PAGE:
Over $37,000 Donated to Restore Trails Closed After the Fire

Photo Courtesy of Poudre Wilderness Volunteers

Annie Lindgren

North Forty News

After the Cameron Peak fire, hundreds of miles of trails in Northern Colorado remain inaccessible and dangerous because of fire damage. The work of rebuilding trails is time-intensive and expensive. Rebuilding can take years unless the community comes together to help reopen those trails. Poudre Wilderness Volunteers (PWV) decided to raise funds to help with trail restoration efforts.

The Poudre Wilderness Volunteers are humbled to announce successful crowdfunding campaign efforts. Over a month, hundreds of donors from 34 Colorado communities and 13 different states contributed over $37,000 to the cause. PWV members, friends, family, local businesses, churches, news outlets, and hikers near and far made this happen. The goal had been $25,000.

“This happened because you opened your heart, opened your wallet, wrote that email, and shared that post. Thank you, thank you, thank you,” shares PWV.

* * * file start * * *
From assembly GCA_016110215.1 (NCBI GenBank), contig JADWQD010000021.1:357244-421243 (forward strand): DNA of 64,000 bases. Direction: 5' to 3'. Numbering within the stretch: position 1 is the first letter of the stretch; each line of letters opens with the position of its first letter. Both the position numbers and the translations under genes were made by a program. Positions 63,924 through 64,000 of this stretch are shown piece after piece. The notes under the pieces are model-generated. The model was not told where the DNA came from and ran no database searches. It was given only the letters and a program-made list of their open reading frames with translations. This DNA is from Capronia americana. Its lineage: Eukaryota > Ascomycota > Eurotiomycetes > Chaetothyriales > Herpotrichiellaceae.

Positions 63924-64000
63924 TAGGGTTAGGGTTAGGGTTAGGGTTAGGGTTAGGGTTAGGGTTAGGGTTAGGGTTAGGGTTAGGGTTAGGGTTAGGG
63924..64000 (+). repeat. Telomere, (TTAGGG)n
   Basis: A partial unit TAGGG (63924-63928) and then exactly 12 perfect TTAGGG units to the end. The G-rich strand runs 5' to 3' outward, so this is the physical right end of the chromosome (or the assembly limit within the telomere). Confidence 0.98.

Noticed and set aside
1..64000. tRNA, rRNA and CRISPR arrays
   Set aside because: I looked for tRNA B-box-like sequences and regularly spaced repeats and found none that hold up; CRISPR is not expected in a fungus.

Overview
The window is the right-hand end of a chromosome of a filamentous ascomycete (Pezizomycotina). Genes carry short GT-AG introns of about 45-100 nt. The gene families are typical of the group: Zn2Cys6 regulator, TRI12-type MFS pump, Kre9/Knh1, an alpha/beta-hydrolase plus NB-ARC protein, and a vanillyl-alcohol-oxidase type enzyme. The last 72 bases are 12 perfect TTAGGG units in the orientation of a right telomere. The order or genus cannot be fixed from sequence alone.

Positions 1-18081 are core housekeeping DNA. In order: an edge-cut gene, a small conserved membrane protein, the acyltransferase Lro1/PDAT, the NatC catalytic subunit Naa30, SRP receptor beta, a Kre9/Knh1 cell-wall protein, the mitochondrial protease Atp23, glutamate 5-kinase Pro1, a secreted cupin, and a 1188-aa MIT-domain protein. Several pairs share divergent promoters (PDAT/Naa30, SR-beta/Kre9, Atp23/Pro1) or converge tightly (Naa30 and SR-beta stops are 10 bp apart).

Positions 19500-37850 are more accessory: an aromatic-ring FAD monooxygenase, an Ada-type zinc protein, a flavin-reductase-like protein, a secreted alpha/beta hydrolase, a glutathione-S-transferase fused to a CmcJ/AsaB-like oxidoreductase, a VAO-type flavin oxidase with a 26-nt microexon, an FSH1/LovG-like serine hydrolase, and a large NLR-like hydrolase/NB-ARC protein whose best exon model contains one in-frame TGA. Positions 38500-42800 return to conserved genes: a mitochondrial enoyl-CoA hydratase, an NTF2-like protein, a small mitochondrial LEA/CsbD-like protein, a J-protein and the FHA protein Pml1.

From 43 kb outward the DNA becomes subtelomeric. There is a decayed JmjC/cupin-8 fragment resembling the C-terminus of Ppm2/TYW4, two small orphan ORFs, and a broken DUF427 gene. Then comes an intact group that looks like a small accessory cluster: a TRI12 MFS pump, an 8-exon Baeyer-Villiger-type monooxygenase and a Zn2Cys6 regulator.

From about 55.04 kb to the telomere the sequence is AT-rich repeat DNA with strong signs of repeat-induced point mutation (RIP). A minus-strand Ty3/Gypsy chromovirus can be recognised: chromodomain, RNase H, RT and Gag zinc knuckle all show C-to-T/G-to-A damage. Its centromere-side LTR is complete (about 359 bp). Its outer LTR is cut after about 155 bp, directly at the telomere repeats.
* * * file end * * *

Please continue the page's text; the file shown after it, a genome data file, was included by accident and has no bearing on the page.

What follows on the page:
The work of restoring the trails has started. For those interested in helping to restore the trails, PWV will be hosting community workdays on June 19, 20, July 17, 18, and August 14, 15, 21, 22. Details on volunteering and registration are found on www.pwv.org. PWV is also offering private workdays for organizations looking to get outdoors for a team-building event and help get us back onto the trails. 

Each year PWV launches patrols to survey the conditions and remove dangerous and fallen trees from across the trails. They have twenty-five years of experience working with the U.S. Forest Service keeping the forest safe for public use. With the impact of Covid 19, the need for a safe refuge for the public is even more immediate.

Since 2005, PWV has donated a total of 331,625 volunteer hours, worth $7,298,038, to the United States Forest Service. They have three hundred members who donate their time to make PWV a success. In addition to the volunteer force, they recruit community members to safely assist crews in trail building, tree removal, and other critical tasks. To get involved, or learn more, check out www.pwv.org.

“When we are hiking on our rebuilt trails, we will think of the wide-reaching community that helped make it possible. Thank you for your generosity and support,” shared PWV. 

Did you like what you just read?

Show your support for Local Journalism by helping us do more of it. It's a kind and simple gesture that will help us continue to bring stories like this to you.

Click to Donate